LABOR'S Yvette Berry has become the first daughter of an MLA to follow her father into territory politics. The 44-year-old daughter of the ACT's longest-serving politician, Wayne Berry, became one of six women to gain a seat in the 17-person Legislative Assembly.
Hearing of her success yesterday afternoon, the mother of two said in the past week she had felt like a woman about to give birth. ''This whole campaign has felt like a pregnancy.
''At first I felt a bit sick and wondered what I was getting myself into, and then I got used to it and did the hard slog.
''This past week, I was nesting, getting ready by mowing the lawn and doing the gardening.
''I'm very nervous but excited. It doesn't feel real.''
Four of the elected female MLAs - Katy Gallagher, Joy Burch, Mary Porter and Ms Berry - are from Labor. The other two - Vicki Dunne and Giulia Jones - are Liberals.
Ms Berry said campaigning was harder for a woman, particularly one who had to juggle life on the hustings with family responsibilities. ''And women generally aren't as competitive as men are,'' she said.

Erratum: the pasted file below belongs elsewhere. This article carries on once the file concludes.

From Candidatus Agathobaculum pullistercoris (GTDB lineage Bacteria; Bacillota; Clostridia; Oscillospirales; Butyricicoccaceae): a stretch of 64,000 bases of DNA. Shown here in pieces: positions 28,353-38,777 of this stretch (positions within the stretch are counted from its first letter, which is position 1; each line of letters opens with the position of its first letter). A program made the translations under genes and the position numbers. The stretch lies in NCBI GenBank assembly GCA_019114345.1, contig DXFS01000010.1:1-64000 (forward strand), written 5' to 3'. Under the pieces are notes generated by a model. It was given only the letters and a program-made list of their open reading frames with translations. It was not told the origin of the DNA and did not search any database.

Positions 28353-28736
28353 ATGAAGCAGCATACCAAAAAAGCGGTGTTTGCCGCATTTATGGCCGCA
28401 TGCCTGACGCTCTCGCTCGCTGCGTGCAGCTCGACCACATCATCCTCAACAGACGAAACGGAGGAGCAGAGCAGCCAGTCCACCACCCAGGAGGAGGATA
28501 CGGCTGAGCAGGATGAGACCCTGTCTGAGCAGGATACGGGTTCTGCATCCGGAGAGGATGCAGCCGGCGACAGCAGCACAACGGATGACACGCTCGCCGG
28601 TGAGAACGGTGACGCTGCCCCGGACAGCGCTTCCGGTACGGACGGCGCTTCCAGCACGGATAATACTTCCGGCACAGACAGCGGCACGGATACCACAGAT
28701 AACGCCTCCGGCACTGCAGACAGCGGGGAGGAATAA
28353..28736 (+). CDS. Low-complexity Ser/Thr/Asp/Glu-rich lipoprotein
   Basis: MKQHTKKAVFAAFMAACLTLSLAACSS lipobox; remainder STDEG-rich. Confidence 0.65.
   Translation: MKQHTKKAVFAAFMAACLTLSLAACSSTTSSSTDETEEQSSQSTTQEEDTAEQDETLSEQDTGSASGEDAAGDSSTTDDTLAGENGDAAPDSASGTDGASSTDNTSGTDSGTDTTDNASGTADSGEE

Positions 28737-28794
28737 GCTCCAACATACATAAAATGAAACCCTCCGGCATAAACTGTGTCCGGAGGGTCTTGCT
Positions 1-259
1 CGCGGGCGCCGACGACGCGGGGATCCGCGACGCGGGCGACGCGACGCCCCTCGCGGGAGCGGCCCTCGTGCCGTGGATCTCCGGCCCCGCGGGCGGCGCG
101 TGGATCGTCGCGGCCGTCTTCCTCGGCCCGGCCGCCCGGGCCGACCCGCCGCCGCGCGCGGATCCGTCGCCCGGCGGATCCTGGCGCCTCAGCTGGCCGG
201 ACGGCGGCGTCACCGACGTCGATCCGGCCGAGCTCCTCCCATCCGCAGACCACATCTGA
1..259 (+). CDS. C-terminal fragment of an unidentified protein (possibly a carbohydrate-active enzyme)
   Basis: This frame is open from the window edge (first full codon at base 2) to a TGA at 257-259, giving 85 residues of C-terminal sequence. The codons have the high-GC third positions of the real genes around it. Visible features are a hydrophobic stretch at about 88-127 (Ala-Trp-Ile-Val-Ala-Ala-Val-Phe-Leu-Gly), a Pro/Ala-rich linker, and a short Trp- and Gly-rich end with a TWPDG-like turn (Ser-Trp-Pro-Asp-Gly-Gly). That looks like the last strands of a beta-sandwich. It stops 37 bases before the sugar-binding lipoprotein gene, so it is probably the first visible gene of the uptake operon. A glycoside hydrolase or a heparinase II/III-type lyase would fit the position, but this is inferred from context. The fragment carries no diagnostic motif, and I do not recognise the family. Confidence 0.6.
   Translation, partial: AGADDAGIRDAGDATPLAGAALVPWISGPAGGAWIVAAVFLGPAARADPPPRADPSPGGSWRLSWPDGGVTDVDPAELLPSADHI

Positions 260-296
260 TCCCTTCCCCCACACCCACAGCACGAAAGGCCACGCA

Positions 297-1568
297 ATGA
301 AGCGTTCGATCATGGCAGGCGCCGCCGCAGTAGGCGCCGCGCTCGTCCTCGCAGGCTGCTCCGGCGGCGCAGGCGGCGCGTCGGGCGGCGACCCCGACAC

Ms Berry beat Greens leader Meredith Hunter for the final seat in Ginninderra.
One of the newcomer's aims is to give women a louder voice in ACT decision making.
Before politics, she worked in United Voice, a union with a hefty proportion of women who care for children and the elderly.
In this way Ms Berry is similar to her father, who came through the union movement, although he represented workers from the male-dominated firefighting sector.
Mr Berry, who retired in 2008 after 19 years in the Assembly, said working hard was the secret to longevity in the Assembly. ''I'm happy for her [Yvette],'' he said.
''She's doggedly stuck to her program.''
The two other new faces confirmed for the Assembly were Giulia Jones and Andrew Wall from the Liberals.
For Ms Jones, it was a case of third time lucky. She has finally entered politics after running unsuccessful campaigns for the Assembly in 2008 and for federal parliament in 2010.
The 32-year-old, who has four children under the age of seven, said she felt daunted and humbled to be representing Molonglo.
She gets inspiration from her hard-working mother, a migrant from Italy.
The Liberals' Andrew Wall, 28, must now make the move from his family's small business in the construction industry to the Assembly as a representative of Brindabella.
Mr Wall started his working life at a McDonald's restaurant and has been voted in after his first attempt at being elected.
Labor's Mick Gentleman - not quite a newcomer to politics - has been elected for the seat of Brindabella and is returning to the Legislative Assembly after a four-year absence.